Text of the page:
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Thursday, October 6, 2022

Chef Herrera, his life beyond the kitchen

Man does not live by cooking alone. He also fills canvases, since he is a plastic artist; he devours stories, since he considers himself an inveterate reader since he was a child; he portrays moments, with that camera that always goes in the direction of urban surprises; and, above all, he observes-like the time he saw his cat stalking a Mexican grackle-and then writes-the microstory cat and bird.

Not only to the above is the life of Adrián Herrera reduced. If so, it would be putting aside his status as a television celebrity thanks to his participation as a judge in masterchef, reality show in which several amateur chefs compete to show that a hobby can be endowed with professionalism and quality.

Regina Logar, succeeding after ‘MasterChef’: “The best way to express myself is through my dishes”

But what does the chef think of this recognition? “I hate it“, reply, “but finally I was the one who decided to get on television. You become a public figure and now you have to be more accessible; I have no problem with that, I just try not to do it so often, nor am I going to be exhibiting myself at all hours so that they come to me to take a picture.

Photo: Instagram @chefherrera

Herrera says the above because he considers himself “a recluse, i don’t like to go out on social issues”. And he highlights that the pandemic gave him freedom-“more time to do things that he already did: I kept cooking, reading, taking pictures and writing”-, without leaving aside all the negative aspects of the health crisis.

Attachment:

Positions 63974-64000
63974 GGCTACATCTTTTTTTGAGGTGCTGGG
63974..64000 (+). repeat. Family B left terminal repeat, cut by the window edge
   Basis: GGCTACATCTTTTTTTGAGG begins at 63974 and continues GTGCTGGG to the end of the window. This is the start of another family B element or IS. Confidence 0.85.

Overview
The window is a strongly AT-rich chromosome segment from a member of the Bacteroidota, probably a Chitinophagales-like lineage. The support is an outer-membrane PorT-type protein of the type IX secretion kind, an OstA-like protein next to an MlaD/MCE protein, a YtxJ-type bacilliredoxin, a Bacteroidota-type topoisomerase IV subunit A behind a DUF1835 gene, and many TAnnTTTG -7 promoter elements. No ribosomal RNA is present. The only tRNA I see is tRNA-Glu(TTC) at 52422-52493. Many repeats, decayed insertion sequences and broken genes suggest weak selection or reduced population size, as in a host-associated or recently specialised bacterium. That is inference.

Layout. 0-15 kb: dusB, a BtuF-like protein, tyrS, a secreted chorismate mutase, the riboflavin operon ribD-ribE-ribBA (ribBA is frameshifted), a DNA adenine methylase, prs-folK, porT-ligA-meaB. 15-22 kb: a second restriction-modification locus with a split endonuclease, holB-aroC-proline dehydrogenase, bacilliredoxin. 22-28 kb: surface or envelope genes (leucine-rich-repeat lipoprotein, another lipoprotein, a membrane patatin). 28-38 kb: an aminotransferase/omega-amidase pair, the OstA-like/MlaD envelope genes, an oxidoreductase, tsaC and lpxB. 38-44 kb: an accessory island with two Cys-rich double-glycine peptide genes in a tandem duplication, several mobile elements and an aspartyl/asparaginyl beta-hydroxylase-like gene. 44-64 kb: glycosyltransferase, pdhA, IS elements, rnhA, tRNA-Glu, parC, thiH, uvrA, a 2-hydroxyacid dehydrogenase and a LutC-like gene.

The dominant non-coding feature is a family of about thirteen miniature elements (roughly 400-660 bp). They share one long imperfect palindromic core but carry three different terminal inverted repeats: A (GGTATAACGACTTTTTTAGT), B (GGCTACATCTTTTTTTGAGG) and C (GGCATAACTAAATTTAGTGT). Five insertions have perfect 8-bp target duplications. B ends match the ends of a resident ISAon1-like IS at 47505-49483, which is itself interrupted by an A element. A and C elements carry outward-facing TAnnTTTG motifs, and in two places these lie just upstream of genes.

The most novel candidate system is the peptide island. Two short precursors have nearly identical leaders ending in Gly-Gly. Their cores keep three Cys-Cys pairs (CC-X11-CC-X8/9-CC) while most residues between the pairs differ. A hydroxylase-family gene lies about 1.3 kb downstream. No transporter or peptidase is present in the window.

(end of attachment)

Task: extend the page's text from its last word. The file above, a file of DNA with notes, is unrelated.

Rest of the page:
Without waiting for the muse

For the activity that elevated James Joyce, Adrián Herrera always carries a notebook and fountain pen; prefer to write by hand than on keyboards. You also need a high dose of pre-reading to get stimulated. “I was reading the classic stories of O. Henry and one triggered a very spontaneous creative process in me, I stopped reading and started writing. Nor should you wait for the muse to arrive”, he comments.

The writer has polished his wording in MILLENNIUM, where he has been a columnist for 17 years. Regarding his arrival in the media, he says that it was thanks to the texts that he sent by email to the list of subscribers of his restaurant: “The director of the newspaper at that time read it and said: ‘I like the approach you have, I would like you to start writing in the newspaper’, and that’s how I started”.

But the beginning of the ‘romance’ between Herrera and literature occurred many years before this list and fountain pens: when he was a child, in the library that his mother inherited from his grandfather, he found the complete tales of the great American necromancer: Edgar Allan Poe.

“I got into my fifth year of primary school and I had horrible nightmares… Terror, the morbid, the dark, have always caught my attention. By sixth grade I had already read all of Poe’s stories, that was what marked me the most. There isn’t a story that I don’t know, I keep rereading them”, recalls the creator, who, when asked about the literary character with whom he most identifies, points to the Mesopotamian hero Gilgamesh.

constant tension